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Ojai Valley Inn & Spa: Shangri-La, not la-di-da

Times Staff Writer

With lusciously decorated rooms that start at $400 a night, a championship golf course, an every-treatment-possible spa and an adults-only gourmet restaurant, the Ojai Valley Inn & Spa doesn't, at first, seem like the kind of place you'd take your brood for a family vacation.

But it is. In fact, it's a kiddie Shangri-La. Vacationers know that when the kids are happy, parents are happy, and it's hard to be anything else in this mountain-rimmed setting 80 miles northwest of Los Angeles: Pristine Spanish Colonial-style buildings stretch across 220 rolling acres that also hold three pools, gardens and dozens of insightful staffers.

Usually, the very idea of taking children to a pricey spa or golf resort seems ludicrous. Who baby-sits while parents soak or hit the links?

When I called to reserve a room for Easter weekend, the reservation clerk emphasized that the inn is a "family-friendly resort." Families? I thought only Hollywood celebrities came here, and only if they needed to detox before meetings with their producers or parole officers.

How wrong I was. The Ojai Valley Inn offers a half- or full-day program, called Camp Ojai, for children ages 5 to 12. They're entertained with art projects, a water slide and a trip to the on-site ranch to pet animals; they get to ride a pony and learn about farm life; and they can cavort on a big wooden swing set. The morning session is $55, plus $10 for lunch, or $80 for a full day.

Suddenly, a whole new kind of vacation experience opened up. I could bring my 7-year-old son, Eli, and even his Aunt Leslie. We'd have a sisters spa getaway and a family vacation.

There may be no better place to take children than a resort in a small town a short drive from home. On top of that, kids have lots of roaming room on these expansive grounds.

The $90-million renovation that began in 2003 and lasted two years added rooms and suites that give parents privacy and children a place to spread their Legos. Nearly half the rooms connect to the one next door, and just under a quarter of the resort's 308 rooms are suites.

The place oozes a mellow vibe, with trickling fountains, guests walking their dogs and kids happily occupied at Camp Ojai. The guilt-free dividend: The resort becomes a place for parents and their children to relax and play together — and, for a few hours, blissfully apart. I met several parents who had used the camp to leverage private time. In four hours, I was able to experience nearly every aspect of the spa — the wet room's sauna and steam room, the lounges, the treatment rooms and even the communal meditation and mud bath (the kuyam). Although treatments are pricey ($125 for a 50-minute massage), they take place in stunning rooms with fireplaces and ceiling murals. For spa patrons, there are separate spa and lap pools too.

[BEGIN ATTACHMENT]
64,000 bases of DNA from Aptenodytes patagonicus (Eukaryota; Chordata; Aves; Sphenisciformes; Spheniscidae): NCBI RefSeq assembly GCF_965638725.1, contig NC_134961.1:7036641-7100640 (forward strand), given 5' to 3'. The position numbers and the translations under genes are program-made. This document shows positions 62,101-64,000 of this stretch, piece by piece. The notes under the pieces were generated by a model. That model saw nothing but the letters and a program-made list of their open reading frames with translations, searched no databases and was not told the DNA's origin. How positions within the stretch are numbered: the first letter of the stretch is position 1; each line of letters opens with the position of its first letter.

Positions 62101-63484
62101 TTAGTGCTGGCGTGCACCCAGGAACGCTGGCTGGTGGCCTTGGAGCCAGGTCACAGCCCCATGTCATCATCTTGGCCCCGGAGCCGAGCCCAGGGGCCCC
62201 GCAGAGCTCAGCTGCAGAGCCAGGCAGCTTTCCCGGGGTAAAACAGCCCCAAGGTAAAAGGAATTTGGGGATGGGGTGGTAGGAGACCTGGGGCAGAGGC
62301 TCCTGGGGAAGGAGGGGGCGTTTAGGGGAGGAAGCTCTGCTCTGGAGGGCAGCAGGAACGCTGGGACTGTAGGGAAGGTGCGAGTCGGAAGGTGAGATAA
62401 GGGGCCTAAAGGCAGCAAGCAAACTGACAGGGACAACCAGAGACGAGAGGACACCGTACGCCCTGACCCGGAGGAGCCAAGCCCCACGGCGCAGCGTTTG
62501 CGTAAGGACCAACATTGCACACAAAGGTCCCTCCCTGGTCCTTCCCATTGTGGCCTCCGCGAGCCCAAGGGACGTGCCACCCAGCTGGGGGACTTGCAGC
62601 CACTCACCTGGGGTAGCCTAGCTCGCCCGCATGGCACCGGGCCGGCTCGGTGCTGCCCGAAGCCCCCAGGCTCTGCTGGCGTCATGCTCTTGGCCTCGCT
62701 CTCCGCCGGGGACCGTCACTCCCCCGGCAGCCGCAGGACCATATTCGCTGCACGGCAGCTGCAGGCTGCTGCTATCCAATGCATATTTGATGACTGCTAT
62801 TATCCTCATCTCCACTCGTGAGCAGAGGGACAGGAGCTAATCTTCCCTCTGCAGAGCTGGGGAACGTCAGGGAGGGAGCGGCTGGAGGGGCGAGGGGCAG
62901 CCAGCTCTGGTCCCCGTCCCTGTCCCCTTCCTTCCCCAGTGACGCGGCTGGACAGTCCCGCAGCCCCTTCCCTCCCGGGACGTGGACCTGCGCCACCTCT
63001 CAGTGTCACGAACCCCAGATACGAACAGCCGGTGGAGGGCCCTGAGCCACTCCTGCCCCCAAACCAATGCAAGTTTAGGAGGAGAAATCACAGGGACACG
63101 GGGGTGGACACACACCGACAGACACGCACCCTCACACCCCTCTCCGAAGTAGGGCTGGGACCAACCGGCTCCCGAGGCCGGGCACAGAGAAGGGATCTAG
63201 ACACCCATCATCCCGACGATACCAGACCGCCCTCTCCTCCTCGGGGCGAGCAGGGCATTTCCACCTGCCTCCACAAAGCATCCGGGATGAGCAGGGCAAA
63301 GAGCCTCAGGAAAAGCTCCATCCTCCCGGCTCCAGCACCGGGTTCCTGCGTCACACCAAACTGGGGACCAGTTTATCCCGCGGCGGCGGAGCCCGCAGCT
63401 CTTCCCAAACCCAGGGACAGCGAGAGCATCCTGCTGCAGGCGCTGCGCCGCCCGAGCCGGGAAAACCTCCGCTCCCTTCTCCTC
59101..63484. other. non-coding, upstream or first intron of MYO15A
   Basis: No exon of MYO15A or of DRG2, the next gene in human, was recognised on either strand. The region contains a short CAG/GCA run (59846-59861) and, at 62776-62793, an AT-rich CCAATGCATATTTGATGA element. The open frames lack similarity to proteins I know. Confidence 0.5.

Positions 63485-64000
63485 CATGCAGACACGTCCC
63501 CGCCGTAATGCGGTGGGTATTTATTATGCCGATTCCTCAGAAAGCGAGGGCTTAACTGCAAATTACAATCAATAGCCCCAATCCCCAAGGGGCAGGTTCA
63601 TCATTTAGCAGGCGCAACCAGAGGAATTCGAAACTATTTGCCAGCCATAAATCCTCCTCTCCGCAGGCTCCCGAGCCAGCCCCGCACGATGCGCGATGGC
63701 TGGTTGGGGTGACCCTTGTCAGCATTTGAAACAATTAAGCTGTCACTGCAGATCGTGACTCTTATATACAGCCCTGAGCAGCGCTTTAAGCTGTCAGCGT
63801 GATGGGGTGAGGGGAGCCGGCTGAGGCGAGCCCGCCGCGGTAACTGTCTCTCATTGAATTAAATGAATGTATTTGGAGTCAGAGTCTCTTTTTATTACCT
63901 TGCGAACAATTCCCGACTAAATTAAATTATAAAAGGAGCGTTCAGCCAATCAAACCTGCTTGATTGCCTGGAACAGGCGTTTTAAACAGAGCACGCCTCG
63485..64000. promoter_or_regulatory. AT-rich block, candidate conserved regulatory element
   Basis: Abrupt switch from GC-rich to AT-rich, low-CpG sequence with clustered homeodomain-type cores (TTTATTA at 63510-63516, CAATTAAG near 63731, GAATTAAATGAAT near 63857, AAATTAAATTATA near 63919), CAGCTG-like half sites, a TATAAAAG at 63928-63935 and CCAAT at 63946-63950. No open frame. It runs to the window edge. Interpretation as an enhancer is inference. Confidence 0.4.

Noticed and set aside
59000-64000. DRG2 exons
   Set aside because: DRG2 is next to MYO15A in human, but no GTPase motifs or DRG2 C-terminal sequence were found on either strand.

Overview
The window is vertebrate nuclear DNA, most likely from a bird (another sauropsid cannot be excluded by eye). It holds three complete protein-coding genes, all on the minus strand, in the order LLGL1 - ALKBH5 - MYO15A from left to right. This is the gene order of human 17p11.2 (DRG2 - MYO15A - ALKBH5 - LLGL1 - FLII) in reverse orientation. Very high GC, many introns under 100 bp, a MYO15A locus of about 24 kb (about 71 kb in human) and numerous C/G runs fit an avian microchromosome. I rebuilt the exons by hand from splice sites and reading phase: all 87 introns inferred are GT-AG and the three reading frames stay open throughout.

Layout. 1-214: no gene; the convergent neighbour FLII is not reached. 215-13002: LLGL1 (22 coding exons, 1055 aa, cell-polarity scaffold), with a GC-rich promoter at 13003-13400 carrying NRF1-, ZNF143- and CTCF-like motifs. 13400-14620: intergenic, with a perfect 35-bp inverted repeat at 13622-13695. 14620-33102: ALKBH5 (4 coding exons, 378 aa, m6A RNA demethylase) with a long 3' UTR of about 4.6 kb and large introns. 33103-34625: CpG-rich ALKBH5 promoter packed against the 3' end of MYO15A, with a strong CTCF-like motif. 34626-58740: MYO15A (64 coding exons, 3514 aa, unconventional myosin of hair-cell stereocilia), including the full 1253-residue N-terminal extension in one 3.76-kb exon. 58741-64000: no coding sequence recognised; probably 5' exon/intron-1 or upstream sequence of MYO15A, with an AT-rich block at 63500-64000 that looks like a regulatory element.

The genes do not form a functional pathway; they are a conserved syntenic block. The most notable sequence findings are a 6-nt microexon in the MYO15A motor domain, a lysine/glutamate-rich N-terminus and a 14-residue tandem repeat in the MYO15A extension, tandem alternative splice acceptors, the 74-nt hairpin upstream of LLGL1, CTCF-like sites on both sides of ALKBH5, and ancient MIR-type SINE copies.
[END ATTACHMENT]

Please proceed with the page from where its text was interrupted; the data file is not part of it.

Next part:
As hard as it was to leave the spa, it was harder to leave the room. My 425-square-foot room in the main building featured two of everything important: poster beds with fluffy duvets, sinks, mirrors, desk chairs, drawer space, mega-electrical outlets and wine glasses.

The hotel reflects Ojai's artistic community with abundant original artwork, and the resort's vast herb gardens are used in private-label body products and meal ingredients.

Good thing there were great paintings to look at inside: I didn't want to sit outside on the balcony and stare down at the asphalt path, a thoroughfare for noisy guests, shuttles and housekeeping carts. Noise is part of the bargain when you have kids, but it shouldn't come at a price of $400 to $6,000 a day on vacation. (The more remote, and thus higher-priced, rooms suffer less noise and have great views.)

Fortunately, staffers were well-tuned to children's needs. On learning that I would be visiting with my son, the reservation clerk offered to install a DVD player and a refrigerator. The room and the extras were ready when we arrived three hours early for check-in.

We didn't take advantage of the hotel's rent-a-nanny service to try a grown-up dinner at Maravilla, the upscale dining room. Instead, we dined at the Oak Grill, where my meals had me longing for the kids' menu. By far the best thing I tasted was my son's macaroni and cheese. The grown-up fare was either too sweet (a fruity chutney on grilled shrimp), too awkward (lunch-meat ham on a charcuterie plate) or overpriced (everything).

We signed up for Easter brunch after a staffer called to suggest we snag the remaining reservations. The tab — $65 per adult and $25 per child — suggested that the food would wow us. It didn't. As for room service, breakfast was ample, but the orders were jumbled.

Menu missteps were easier to forgive because of the many free activities: fitness classes, swimming, hiking, tennis, bicycling, a driving range. Staff also can arrange guides for fishing, kayaking, wine tasting and hiking. And on Easter, the resort set up free face painting, cookie decorating and, in Eli's case, an ill-fated egg hunt.

About 40 children scoured an egg-laden field by the orchard and meditation garden. Eli not only didn't win one of two prizes, but the first plastic egg he opened also was empty. Dejected, he slumped in his chair at brunch. An alert maitre d' noticed his mood, learned about the prize problem and returned with a foot-tall, ribbon-wrapped chocolate bunny. Astonished, Eli's mood lightened dramatically.

The confection now stands like a trophy on his dresser, a monument to a weekend he'll always remember, at least until he eats the bunny.

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